A Tiger at a New York City Zoo Tested Positive for the Coronavirus

A Tiger at a New York City Zoo Tested Positive for the Coronavirus

Seven animals in the zoo are suspected to have the novel coronavirus.

Joining the global rise in coronavirus cases is a female tiger at the Bronx Zoo in New York City. Nadia, a four-year-old Malayan tiger, worried her zookeepers when she began exhibiting a dry cough and a loss of appetite on 27 Mar 2020. 

After the zoo employees sent her samples to Cornell University, the University of Illinois, and the USDA National Veterinary Services Laboratory, Nadia was confirmed to be the first non-domesticated animal in the world to test positive for COVID-19. 

Also read: Facts vs. Myths: What You Need to Know About the New Coronavirus

Six other large cats at the zoo showed similar signs of respiratory illness as well. Nadia’s sister Azul, two Siberian tigers, and three African lions also suffered a loss of appetite and a dry cough, leading the zookeepers to suspect that they, too, have the coronavirus. 

Since the Bronx Zoo closed its doors to visitors starting 16 Mar 2020, Dr. Paul Calle, chief veterinarian for the Wildlife Conservation Society, believes that the animals contracted the virus from an asymptomatic caretaker.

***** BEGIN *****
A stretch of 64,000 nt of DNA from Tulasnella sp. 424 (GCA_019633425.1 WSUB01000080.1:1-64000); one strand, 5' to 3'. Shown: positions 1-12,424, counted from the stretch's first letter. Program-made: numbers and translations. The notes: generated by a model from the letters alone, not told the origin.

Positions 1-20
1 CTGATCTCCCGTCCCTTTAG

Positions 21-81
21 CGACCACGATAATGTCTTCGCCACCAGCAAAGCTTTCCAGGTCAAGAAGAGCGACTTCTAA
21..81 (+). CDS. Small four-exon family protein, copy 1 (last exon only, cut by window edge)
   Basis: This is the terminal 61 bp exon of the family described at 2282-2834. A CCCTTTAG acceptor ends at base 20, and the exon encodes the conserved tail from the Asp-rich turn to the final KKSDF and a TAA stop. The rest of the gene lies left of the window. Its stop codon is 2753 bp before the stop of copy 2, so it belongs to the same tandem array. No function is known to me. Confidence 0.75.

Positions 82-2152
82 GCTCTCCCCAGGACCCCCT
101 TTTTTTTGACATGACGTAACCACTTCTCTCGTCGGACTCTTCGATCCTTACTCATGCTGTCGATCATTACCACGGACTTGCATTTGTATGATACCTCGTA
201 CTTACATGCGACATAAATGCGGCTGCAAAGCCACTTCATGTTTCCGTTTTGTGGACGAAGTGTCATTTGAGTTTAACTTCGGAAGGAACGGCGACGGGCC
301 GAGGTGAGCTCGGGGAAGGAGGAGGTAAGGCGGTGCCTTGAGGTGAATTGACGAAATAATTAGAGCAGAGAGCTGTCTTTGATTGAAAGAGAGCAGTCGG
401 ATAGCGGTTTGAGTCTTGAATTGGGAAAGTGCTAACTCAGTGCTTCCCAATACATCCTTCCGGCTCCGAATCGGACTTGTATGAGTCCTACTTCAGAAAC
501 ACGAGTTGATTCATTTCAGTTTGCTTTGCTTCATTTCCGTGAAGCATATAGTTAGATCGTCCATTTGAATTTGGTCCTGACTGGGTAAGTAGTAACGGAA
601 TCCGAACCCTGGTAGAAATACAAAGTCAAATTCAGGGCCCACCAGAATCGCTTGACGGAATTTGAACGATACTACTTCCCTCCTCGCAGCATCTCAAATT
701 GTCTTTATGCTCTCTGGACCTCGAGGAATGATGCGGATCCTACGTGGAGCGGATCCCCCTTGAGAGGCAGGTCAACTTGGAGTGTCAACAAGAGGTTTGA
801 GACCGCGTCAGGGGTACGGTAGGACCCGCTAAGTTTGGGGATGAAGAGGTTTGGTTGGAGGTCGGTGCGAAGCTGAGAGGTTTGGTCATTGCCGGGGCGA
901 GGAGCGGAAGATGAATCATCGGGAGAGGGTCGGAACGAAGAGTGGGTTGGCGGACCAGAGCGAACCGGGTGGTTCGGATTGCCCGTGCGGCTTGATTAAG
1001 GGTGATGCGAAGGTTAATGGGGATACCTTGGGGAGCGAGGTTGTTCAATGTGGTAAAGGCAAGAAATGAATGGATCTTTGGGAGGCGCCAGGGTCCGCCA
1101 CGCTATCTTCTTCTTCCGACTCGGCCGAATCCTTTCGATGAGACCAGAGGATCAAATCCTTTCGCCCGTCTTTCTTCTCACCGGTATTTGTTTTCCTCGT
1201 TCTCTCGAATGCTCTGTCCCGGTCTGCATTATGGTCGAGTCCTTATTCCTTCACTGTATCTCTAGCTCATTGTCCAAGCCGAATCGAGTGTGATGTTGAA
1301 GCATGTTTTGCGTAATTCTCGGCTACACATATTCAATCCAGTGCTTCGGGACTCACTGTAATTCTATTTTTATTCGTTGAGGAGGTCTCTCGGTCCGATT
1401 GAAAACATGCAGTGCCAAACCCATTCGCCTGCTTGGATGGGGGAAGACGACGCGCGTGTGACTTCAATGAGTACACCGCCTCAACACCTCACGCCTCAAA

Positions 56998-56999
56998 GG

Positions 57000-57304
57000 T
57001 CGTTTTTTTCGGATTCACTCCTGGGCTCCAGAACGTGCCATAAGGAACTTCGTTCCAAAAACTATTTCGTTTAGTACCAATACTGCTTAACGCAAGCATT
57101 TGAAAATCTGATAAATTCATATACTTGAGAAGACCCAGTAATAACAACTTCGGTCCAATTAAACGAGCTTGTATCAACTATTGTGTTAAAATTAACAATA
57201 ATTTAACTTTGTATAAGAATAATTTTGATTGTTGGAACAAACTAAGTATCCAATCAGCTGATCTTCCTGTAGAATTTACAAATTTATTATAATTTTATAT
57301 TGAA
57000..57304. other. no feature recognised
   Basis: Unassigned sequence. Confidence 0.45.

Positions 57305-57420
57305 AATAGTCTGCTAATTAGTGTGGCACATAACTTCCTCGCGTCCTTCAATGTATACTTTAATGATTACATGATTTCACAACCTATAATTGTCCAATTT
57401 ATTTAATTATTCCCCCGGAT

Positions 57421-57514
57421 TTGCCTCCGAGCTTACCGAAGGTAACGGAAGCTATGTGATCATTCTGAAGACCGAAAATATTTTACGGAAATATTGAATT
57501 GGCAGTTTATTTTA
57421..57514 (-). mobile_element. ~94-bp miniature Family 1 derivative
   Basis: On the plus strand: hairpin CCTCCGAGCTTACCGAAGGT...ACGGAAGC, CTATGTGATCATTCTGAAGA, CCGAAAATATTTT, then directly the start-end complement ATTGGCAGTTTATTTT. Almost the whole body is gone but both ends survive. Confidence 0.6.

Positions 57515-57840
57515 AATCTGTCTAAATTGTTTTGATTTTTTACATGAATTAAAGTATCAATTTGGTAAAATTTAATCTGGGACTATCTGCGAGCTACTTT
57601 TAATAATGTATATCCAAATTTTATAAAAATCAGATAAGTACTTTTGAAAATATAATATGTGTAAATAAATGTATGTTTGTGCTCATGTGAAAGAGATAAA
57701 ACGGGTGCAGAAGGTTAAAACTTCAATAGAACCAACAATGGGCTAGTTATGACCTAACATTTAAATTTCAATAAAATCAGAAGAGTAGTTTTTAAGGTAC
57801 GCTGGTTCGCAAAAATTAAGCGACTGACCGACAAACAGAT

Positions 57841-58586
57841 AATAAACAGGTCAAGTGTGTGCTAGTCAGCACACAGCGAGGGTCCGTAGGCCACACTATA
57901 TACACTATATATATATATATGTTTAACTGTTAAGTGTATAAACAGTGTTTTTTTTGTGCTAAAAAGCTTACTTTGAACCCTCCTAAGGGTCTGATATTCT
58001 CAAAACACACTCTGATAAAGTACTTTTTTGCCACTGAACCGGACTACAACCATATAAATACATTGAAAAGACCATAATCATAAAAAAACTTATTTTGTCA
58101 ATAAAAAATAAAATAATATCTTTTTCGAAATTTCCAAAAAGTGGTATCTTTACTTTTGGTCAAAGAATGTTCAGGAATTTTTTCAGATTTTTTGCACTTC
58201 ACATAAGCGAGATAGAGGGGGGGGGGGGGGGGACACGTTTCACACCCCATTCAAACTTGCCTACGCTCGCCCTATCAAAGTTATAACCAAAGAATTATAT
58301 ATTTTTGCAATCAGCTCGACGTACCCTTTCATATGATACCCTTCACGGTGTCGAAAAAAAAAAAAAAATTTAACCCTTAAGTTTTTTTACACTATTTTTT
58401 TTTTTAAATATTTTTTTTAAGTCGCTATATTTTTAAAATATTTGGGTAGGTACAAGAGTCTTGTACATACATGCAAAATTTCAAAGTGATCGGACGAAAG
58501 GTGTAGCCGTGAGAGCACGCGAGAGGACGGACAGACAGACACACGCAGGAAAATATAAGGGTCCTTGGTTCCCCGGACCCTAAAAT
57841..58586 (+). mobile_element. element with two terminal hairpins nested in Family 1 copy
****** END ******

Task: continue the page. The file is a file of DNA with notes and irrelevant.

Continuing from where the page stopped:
Also read: Wildlife Tourism: When Is It Ethical?

Image credit: Radovan Zierik

Thanks to anti-inflammatory medications and the veterinary care of the zookeepers, all seven of the big cats are well on their way to recovery. No other animals at the Bronx Zoo have developed symptoms that are consistent with COVID-19, thus far. 

Also read: South Africa’s Lion Whisperer: How He Became One & Where To Visit Him

What does this case mean for people with pets at home? While there are still ongoing scientific investigations to understand COVID-19, the Centers for Disease Control and Prevention (CDC) cautions the public — especially those who are suspected of carrying the virus — to limit their physical contact with other animals. 

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